Feminist Art Magazine Yiara Launch A Hit

The women of Yiara (left to right): Cassandra Marsillo, events coordinator; Ellen Belshaw, assistant editor; Tess Juan-Gaillot, editor-in-chief; Steph Hornstein, associate English editor; and Isabelle L’Heureux, associate French editor. Missing: Valerie Frappier, head writer. The women of Yiara (left to right): Cassandra Marsillo, events coordinator; Ellen Belshaw, assistant editor; Tess Juan-Gaillot, editor-in-chief; Steph Hornstein, associate English editor; and Isabelle L’Heureux, associate French editor. Missing: Valerie Frappier, head writer. Photo Althea Thompson.

Back in February, I wrote an article at Montreal Rampage about Yiara Concordia’s resident undergraduate feminist art and art history magazine were holding a vernissage and exhibit. The women behind Yiara are back again, and this time with their magazine in hand.

The second issue debuted April 5th; a second printing will be happening shortly. Photo Althea Thompson.

Yiara Magazine. The second issue debuted April 5th; a second printing will be happening shortly. Photo Althea Thompson.

The launch happened this past Saturday, April 5th, at Le Cagibi. Having been at the first magazine’s launch last year, it was great to see the difference a year makes. The most incredible thing was to see the difference in numbers; Le Cagibi’s backroom was full, but still enough room to maneuver your way through the crowd.

Launch-goers were treated to music by Broken Crowns, Tess Roby, and Charlotte Day Wilson. The performers provided enough variety of music that there was something for everyone.

Broken Crowns performing on April 5th, 2014 for Yiara Magazine’s second issue launch. Photo Althea Thompson.

Broken Crowns performing on April 5th, 2014 for Yiara Magazine’s second issue launch. Photo Althea Thompson.

An exciting moment for Yiara was handing out all printed copies that were on hand at the launch. Weren’t able to grab one? Fear not, here is a list of places to check for the magazine, courtesy of editor-in-chief Tess Juan-Gaillot.

  • Concordia University (specifically the EV building and Fine Arts Reading Room)
  • McGill University
  • UQAM
  • Universite de Montreal
  • Galerie La Centrale
  • Café L’Artere
  • Various cafes in the Mile End

Juan-Gaillot has put on emphasis on placing Yiara in universities in order to show students what their peers are creating, as well as spreading the word that there are publishing opportunities for undergraduate students in the future. Despite the magazine being based out of Concordia, the editing team is always open to having students from other universities (French included) submit their work. This also continues the legacy that founder Raissa Paes hoped to create through the magazine – the hope that Montreal would have an open dialogue concerning feminist art and art history. With the way the magazine is going, there is definitely room for this to happen. It is encouraging to see the growth that has happened over two years, and the wait to see the increase going into the third year will be one that many people will have their eye on.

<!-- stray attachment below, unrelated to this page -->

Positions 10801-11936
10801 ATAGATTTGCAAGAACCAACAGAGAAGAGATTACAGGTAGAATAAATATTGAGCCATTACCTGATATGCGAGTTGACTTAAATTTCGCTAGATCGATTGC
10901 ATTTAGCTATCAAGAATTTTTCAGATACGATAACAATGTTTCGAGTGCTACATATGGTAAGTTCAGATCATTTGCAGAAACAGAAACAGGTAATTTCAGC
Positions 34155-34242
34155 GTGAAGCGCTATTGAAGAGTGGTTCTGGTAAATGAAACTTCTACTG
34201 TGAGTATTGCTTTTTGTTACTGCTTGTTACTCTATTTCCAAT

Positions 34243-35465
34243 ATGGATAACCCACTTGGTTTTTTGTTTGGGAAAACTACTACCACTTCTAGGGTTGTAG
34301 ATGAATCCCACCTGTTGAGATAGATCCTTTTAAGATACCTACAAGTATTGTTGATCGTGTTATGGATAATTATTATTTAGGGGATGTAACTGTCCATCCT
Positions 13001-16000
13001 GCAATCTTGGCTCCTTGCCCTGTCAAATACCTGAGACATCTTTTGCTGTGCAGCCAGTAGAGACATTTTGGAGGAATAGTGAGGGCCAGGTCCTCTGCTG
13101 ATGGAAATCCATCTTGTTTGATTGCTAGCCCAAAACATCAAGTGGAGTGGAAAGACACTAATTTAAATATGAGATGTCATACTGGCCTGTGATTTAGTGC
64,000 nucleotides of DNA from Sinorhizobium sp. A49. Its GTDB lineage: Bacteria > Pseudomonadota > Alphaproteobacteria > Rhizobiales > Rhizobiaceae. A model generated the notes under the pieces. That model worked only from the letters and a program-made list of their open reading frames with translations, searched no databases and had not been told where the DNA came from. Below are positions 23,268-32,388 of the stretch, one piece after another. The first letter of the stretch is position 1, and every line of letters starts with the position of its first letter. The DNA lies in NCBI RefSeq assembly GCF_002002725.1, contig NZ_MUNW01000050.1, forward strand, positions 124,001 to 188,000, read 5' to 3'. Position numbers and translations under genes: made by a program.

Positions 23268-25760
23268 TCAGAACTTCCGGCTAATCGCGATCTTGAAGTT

The women of Yiara (left to right): Cassandra Marsillo, events coordinator; Ellen Belshaw, assistant editor; Tess Juan-Gaillot, editor-in-chief; Steph Hornstein, associate English editor; and Isabelle L’Heureux, associate French editor. Missing: Valerie Frappier, head writer.

The women of Yiara (left to right): Cassandra Marsillo, events coordinator; Ellen Belshaw, assistant editor; Tess Juan-Gaillot, editor-in-chief; Steph Hornstein, associate English editor; and Isabelle L’Heureux, associate French editor. Missing: Valerie Frappier, head writer. Photo Althea Thompson.

The magazine has definitely reached a significantly larger number of people from the first issue to the current one, and it shows no signs of slowing down. Juan-Gaillot is certainly happy, saying that she is proud of the magazine and the work that everyone involved put into it. This year’s issue has more articles that deal with different arts, such as literature and one article that focuses on comedy as an art. The works of art that were featured at Café L’Artere can also be found in the issue, in case you missed the exhibit.

For Yiara faithful, the wait for the next issue will be a long one.

You can find Yiara on Facebook, and if you’d like to submit an article or work of art for the next issue, or if you simply have any questions, you can email info@yiaramagazine.com

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